Cordova also has protected mangrove areas while Talisay has a thriving fishing industry.

At Cordova, roots of mangroves were coated in black oil at low tide, according to an AFP reporter who visited the area, which is more than five kilometres from where the ferry sank.

Herons and egrets waded amid shallow water that had a rainbow sheen of oil.

Azcuna said that because the hole could not be plugged, the coastguard and a company contracted by the ferry operator were spraying a chemical dispersant to try and break it up.

He could not say how much of the fuel had leaked out already.

An official with the ferry operator told ABS-CBN television the company intended to bring in foreign experts who could safely pump out the remaining fuel. Photo courtesy AFP.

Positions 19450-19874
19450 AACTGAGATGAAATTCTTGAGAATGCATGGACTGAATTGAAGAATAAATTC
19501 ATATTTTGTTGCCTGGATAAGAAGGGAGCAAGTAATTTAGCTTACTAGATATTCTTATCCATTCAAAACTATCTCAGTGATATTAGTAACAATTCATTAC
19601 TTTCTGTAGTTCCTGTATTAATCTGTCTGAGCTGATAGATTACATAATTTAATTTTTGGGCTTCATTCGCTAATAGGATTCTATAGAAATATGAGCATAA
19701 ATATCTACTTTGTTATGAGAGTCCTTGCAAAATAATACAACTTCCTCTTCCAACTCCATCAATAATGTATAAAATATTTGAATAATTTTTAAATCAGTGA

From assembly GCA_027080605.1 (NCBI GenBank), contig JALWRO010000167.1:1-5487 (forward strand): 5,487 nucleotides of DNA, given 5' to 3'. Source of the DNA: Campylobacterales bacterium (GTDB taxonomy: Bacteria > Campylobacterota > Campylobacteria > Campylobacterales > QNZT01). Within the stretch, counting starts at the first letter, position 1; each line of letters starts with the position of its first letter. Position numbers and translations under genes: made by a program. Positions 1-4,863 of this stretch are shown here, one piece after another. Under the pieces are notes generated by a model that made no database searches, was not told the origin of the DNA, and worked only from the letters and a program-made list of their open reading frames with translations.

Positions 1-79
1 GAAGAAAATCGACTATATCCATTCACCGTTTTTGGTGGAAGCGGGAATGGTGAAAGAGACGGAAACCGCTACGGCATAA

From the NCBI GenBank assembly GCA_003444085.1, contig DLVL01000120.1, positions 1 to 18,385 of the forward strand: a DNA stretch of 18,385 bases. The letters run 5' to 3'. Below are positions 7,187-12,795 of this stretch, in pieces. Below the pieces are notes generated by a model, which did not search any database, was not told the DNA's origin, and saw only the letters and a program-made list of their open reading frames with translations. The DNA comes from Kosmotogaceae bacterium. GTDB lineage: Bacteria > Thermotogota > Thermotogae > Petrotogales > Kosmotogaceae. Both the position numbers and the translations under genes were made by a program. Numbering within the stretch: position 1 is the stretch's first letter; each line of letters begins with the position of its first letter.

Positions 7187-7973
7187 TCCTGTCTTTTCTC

Canadian Pacific Railway will appeal a government order to pay for the clean-up of a deadly train derailment in Canada's Quebec province in July, a spokesman said Thursday.

"As a matter of fact, and law, CP is not responsible for this clean-up. CP will be appealing," spokesman Ed Greenberg told AFP.

A day earlier, the government of Quebec added the railway to a list of companies it says are responsible for the cleanup in Lac-Megantic where a runaway train crashed and dumped millions of litres of crude oil on July 6, forcing the evacuation of 6,000 townsfolk and killing 47 people in an inferno that burned for two days.